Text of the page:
No cassette deck has ever been an oil painting, but early examples of the breed were particularly nasty to look at. Seventies top-loaders, with their controls scattered haphazardly were fussy and unergonomic to use, while front loaders looked brash and imposing. As for the machines’ mechanics, forget it. Crude and clunky, they only served to confirm cassette’s status as the poor relation of open reel.
But in 1974 Yamaha changed all that by making a machine that combined Compact Cassette’s strengths of convenience, size and flexibility, with near-open reel levels of sound quality. Until then, you had to choose one or the other. To do this they contracted Mario Bellini, responsible for some striking examples of Italian industrial design both as a freelancer and with the typewriter company Olivetti.
The stunning TC-800GL was the result, nicknamed the ‘ski-slope’ thanks to its sharply raked wedge profile – a style regarded very much as ‘edge-design’ in the seventies. Like Bertone’s Fiat X1/9, Harris Mann’s Triumph TR7 or Guigaro’s Lotus Esprit S1, the Yamaha looked strikingly futuristic and quite unlike its drab, gawky competitors.
But the ‘800 wasn’t just a case of a radical set of clothes hiding a bog standard cassette deck, because everything from the peak level meters to the power switch was made for maximum effectiveness and ease of use. For the casing, Bellini eschewed the then popular fake wood in favour of a tough, durable plastic covered in finely applied dark charcoal neoprene. Almost like suede to the touch, the finish instantly endeared itself to the user, making the deck less ‘machine-like’.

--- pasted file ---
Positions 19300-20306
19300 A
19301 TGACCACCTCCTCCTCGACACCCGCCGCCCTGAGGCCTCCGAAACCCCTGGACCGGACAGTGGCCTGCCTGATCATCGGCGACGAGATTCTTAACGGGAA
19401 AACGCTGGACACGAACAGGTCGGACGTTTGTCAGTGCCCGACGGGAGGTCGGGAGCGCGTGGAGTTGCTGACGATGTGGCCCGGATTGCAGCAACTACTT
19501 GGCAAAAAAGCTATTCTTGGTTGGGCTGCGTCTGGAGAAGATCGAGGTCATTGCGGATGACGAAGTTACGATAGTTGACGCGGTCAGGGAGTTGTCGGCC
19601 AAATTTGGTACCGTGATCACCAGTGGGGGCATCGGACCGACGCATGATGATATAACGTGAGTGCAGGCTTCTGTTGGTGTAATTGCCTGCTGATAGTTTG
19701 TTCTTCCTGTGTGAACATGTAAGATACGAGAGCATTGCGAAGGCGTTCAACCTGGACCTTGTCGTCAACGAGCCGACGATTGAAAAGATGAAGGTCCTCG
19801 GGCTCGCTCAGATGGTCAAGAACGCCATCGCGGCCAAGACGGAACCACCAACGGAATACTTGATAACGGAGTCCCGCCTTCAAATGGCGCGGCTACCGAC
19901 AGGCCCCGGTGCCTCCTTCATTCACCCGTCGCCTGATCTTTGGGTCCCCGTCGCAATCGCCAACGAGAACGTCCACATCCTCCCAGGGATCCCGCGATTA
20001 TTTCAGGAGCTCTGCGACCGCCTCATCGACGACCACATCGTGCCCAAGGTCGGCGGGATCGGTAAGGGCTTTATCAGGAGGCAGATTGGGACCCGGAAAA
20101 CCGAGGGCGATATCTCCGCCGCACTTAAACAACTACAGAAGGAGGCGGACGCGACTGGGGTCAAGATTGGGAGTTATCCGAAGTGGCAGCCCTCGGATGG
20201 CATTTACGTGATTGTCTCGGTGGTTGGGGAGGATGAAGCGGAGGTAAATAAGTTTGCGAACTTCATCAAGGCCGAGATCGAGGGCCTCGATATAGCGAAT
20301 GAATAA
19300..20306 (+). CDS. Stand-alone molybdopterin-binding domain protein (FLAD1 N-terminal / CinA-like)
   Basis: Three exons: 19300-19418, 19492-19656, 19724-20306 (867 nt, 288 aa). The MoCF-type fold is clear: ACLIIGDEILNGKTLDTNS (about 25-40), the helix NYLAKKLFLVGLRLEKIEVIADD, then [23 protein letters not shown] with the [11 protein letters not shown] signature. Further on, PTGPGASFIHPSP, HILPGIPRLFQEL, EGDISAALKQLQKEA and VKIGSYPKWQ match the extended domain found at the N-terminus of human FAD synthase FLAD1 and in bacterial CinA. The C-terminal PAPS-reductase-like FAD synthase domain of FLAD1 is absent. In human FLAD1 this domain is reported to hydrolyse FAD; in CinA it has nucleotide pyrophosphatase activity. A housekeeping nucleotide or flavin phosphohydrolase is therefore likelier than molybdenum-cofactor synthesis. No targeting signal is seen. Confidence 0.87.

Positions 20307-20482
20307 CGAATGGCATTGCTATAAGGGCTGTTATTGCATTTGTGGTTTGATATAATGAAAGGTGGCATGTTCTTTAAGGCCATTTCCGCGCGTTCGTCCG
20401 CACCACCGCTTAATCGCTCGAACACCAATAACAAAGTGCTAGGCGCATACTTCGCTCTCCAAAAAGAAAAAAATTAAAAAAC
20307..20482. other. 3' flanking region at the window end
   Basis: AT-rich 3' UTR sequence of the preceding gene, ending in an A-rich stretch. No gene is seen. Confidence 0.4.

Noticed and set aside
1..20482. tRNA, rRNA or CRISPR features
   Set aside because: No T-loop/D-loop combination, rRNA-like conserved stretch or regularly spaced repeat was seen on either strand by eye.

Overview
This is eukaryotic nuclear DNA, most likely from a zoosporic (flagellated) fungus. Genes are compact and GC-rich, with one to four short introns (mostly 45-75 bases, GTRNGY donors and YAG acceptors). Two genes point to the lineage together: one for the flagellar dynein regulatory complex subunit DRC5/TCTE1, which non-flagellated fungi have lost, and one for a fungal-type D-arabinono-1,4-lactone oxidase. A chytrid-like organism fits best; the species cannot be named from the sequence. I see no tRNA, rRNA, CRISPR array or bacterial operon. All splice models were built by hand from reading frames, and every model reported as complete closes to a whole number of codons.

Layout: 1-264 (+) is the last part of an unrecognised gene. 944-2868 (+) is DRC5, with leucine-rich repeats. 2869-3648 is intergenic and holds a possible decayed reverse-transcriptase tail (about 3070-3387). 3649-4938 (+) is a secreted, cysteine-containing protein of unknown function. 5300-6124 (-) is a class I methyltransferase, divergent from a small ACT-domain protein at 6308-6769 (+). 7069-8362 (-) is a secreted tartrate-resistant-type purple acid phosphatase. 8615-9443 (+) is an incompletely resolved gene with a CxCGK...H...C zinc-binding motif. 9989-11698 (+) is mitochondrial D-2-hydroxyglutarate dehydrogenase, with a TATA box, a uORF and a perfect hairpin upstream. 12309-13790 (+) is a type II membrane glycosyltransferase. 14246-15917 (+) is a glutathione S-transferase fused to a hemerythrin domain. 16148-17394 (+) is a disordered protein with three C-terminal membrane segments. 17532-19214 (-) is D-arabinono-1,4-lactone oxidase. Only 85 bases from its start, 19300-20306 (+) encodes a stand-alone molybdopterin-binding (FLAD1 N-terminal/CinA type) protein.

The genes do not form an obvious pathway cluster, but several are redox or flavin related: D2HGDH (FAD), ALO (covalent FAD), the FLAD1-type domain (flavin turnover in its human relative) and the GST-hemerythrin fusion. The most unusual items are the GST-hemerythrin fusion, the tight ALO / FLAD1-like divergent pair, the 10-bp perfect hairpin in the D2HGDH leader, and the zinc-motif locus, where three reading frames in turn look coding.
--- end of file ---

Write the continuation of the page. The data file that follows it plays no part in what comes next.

The transport’s lightly pressured piano key controls were very slick in an era before cassette decks had solenoid operation, while its array of sliders for line and mic inputs, playback level and pitch were intuitive to use. Although sparsely turned out, the deck was packed with (then) unusual touches to simplify operation, including automatic tape switching, timer recording, memory stop, and superb meters reinforced by green and red LED peak indicators to ease recording.
All phono socketry was underneath the deck making it easier to hide unsightly cables, and there was an integral hinged stand, offering top loading or angled operation, making the deck easy to reach from any angle. Under the stand was a battery compartment, making the deck portable for location recordings, to the side a 12V DC input should the user wish to power it from a car battery. The packaging was inspirational, with an array of unique facilities together with a beautiful, functional face.
Competitors pleaded the usual excuse that ‘things which look good invariably don’t sound it’, but the Yamaha’s performance said it all. Fitted with a good Permalloy head and a precision servo controlled transport the TC-800GL measured superbly by mid-nineteen seventies’ standards. With chrome tape Yamaha quoted an impressive 15kHz at -3dB frequency response, and an excellent 0.06 WRMS wow and flutter figure. Even today, a well preserved example is capable of sparkling highs, deep bass, and great image stability – quite an achievement for a forty year old design!
The bad news is that these beautiful Yamahas are a pretty rare phenomenon these days, but do still pop up from time to time. Expect to pay between £100 and £250, depending on condition. It’s better to go for a pricier mint example rather than an old nail, as spares are getting scarce. Still, some major bits are still available. Best to covet your TC-800, use it gently and enjoy those stunning good looks – many believe that nothing has since come close for style.